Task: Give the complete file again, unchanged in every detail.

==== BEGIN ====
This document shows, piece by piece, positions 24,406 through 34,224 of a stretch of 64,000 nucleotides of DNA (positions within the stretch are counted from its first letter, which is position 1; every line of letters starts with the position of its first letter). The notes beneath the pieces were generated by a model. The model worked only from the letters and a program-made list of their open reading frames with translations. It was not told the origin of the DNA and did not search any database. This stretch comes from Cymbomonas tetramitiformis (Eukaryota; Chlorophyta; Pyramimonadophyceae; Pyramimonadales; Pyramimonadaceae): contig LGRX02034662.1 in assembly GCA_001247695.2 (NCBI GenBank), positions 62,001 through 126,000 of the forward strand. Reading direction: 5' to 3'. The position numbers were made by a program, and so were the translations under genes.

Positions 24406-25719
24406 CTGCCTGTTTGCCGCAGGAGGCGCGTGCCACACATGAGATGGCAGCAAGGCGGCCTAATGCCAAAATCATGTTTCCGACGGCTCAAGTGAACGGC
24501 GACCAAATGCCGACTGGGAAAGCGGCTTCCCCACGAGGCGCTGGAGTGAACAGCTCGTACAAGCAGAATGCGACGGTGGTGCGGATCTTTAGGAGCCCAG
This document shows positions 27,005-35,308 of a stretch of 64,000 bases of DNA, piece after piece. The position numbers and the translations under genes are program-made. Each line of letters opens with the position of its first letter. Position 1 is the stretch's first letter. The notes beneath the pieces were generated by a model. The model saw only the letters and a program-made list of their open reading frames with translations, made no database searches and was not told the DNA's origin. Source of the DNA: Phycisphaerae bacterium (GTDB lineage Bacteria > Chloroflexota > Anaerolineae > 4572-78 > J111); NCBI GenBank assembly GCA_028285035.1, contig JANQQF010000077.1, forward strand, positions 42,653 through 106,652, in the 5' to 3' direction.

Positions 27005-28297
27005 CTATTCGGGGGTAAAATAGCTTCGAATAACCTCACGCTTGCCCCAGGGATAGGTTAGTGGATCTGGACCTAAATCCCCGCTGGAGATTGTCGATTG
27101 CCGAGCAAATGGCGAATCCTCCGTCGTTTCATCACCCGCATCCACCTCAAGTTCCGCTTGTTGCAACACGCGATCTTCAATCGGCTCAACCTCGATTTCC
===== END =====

This document shows, piece by piece, positions 24,406 through 34,224 of a stretch of 64,000 nucleotides of DNA (positions within the stretch are counted from its first letter, which is position 1; every line of letters starts with the position of its first letter). The notes beneath the pieces were generated by a model. The model worked only from the letters and a program-made list of their open reading frames with translations. It was not told the origin of the DNA and did not search any database. This stretch comes from Cymbomonas tetramitiformis (Eukaryota; Chlorophyta; Pyramimonadophyceae; Pyramimonadales; Pyramimonadaceae): contig LGRX02034662.1 in assembly GCA_001247695.2 (NCBI GenBank), positions 62,001 through 126,000 of the forward strand. Reading direction: 5' to 3'. The position numbers were made by a program, and so were the translations under genes.

Positions 24406-25719
24406 CTGCCTGTTTGCCGCAGGAGGCGCGTGCCACACATGAGATGGCAGCAAGGCGGCCTAATGCCAAAATCATGTTTCCGACGGCTCAAGTGAACGGC
24501 GACCAAATGCCGACTGGGAAAGCGGCTTCCCCACGAGGCGCTGGAGTGAACAGCTCGTACAAGCAGAATGCGACGGTGGTGCGGATCTTTAGGAGCCCAG
This document shows positions 27,005-35,308 of a stretch of 64,000 bases of DNA, piece after piece. The position numbers and the translations under genes are program-made. Each line of letters opens with the position of its first letter. Position 1 is the stretch's first letter. The notes beneath the pieces were generated by a model. The model saw only the letters and a program-made list of their open reading frames with translations, made no database searches and was not told the DNA's origin. Source of the DNA: Phycisphaerae bacterium (GTDB lineage Bacteria > Chloroflexota > Anaerolineae > 4572-78 > J111); NCBI GenBank assembly GCA_028285035.1, contig JANQQF010000077.1, forward strand, positions 42,653 through 106,652, in the 5' to 3' direction.

Positions 27005-28297
27005 CTATTCGGGGGTAAAATAGCTTCGAATAACCTCACGCTTGCCCCAGGGATAGGTTAGTGGATCTGGACCTAAATCCCCGCTGGAGATTGTCGATTG
27101 CCGAGCAAATGGCGAATCCTCCGTCGTTTCATCACCCGCATCCACCTCAAGTTCCGCTTGTTGCAACACGCGATCTTCAATCGGCTCAACCTCGATTTCC